What to Expect from a Gynecologist Visit (at Every Age and Stage)

By Toni Gasparis

Women know that they have to go to a gynecologist for their health. But many women don’t know what to expect or what they should be aware of every time they go. A woman’s body constantly changes as she ages so what was focused on in her visit at age 25 is not the same at age 55. OB/GYN and Director of Female Sexual Medicine Program at Stanford University School of Medicine Dr. Leah Millheiser breaks down women’s health and explains what you can expect from your annual visit at every life stage.


More: 5 Secrets You Need to Tell Your Gynecologist

Age 26-39

A woman’s mid-20s brings the potential for fertility issues. While not all women experience them, it is possible to have problems conceiving. If a woman wants a lot of children gynecologists will generally advise them to think about starting to reproduce earlier on to avoid complications, or to freeze eggs while they are younger. This stage of life is commonly referred to as childbearing years so the gynecologist will want to have a conversation about whether or not a woman wants children. This is also the time to talk about the act of getting pregnant and how stress can affect pregnancy. This is also the time where women will have more frequent trips to the OB/GYN office to make sure they have a safe pregnancy. Post-childbirth the gynecological conversation will switch to vaginal dryness and the potential avoidance of sex, post-partum depression, incontinence (loss of bladder control), and breastfeeding, in addition to pelvic and genital health. At age 30, while annual appointments will still be made, pap smears will begin to occur every three to five years.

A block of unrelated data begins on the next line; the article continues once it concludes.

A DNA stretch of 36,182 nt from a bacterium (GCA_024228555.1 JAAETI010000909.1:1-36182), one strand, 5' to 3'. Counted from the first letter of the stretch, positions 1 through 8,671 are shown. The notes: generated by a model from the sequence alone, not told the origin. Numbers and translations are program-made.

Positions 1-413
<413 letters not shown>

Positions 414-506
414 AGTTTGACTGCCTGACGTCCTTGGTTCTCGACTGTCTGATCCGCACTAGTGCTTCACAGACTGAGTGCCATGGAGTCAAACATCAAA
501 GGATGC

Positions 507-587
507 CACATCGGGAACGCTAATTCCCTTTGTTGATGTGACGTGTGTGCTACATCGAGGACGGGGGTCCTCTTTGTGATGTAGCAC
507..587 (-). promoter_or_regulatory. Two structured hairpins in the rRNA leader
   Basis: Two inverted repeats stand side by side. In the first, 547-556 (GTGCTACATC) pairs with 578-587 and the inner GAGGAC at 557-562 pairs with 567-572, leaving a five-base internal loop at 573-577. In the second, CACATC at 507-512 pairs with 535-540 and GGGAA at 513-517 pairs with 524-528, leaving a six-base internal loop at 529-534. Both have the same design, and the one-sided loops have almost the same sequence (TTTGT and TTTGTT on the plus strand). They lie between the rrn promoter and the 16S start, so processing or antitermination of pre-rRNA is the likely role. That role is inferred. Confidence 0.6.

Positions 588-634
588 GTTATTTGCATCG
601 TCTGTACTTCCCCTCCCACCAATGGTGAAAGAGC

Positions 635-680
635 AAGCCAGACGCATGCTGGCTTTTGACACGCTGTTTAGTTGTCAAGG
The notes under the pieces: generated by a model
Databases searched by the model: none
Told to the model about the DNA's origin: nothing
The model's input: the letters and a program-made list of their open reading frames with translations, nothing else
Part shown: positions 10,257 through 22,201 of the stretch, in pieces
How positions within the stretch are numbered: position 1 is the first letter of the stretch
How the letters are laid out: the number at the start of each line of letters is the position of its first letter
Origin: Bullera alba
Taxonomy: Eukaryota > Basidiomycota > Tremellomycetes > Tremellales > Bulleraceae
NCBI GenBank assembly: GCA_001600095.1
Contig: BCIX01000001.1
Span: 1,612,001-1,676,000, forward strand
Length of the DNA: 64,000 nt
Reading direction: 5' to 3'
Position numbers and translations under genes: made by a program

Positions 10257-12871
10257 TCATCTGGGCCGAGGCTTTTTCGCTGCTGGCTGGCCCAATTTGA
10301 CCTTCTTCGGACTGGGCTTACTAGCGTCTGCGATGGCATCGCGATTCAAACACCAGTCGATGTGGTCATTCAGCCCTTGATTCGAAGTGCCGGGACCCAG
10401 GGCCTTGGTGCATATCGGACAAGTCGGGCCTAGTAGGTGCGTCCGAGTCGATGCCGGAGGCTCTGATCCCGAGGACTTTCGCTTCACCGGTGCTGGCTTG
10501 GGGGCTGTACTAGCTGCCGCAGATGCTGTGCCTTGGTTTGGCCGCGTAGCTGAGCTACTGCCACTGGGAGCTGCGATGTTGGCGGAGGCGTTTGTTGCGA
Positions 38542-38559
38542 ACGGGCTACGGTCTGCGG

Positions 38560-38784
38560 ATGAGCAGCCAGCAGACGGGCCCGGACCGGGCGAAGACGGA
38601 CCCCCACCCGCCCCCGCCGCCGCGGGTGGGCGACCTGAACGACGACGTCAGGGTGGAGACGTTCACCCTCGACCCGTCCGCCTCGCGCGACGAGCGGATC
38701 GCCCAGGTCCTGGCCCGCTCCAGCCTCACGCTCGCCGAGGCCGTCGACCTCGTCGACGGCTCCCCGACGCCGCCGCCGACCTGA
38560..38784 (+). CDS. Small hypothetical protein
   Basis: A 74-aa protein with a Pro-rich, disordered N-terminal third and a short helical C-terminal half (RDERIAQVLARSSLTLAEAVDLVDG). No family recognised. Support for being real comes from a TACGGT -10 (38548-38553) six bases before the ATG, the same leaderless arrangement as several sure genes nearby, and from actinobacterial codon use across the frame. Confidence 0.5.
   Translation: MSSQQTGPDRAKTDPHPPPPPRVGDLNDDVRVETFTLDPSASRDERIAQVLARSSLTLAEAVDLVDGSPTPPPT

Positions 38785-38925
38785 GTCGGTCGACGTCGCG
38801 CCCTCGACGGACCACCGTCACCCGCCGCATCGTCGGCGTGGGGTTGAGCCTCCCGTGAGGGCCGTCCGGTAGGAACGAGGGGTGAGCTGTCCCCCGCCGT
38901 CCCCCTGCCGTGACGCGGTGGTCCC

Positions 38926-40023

More: How to Satisfy Your Pregnancy Cravings the Healthy Way

In 1985 when quarterback Joe Theismann had his fibula and tibia shattered by a tackle, it ended his NFL career — a career in which he'd suffered seven broken noses, a broken collarbone, and broken hands and ribs. "People would say that it was a tragedy… but…it was a blessing," he's said. "I'd become somewhat of a self-absorbed individual and didn't really care much about a lot of things except myself. And ever since that day…I've tried to be a better person."

Yes, Chronic Pain Alters Your Personality

All that physical pain can make it difficult to be your best self. That's been confirmed by a study in the European Journal of Pain. Seems people with chronic pain, have very low levels of the personality-influencing neurotransmitter glutamate in their frontal cortex, triggering emotional dysregulation and increasing anxiety.

Keep Reading Show less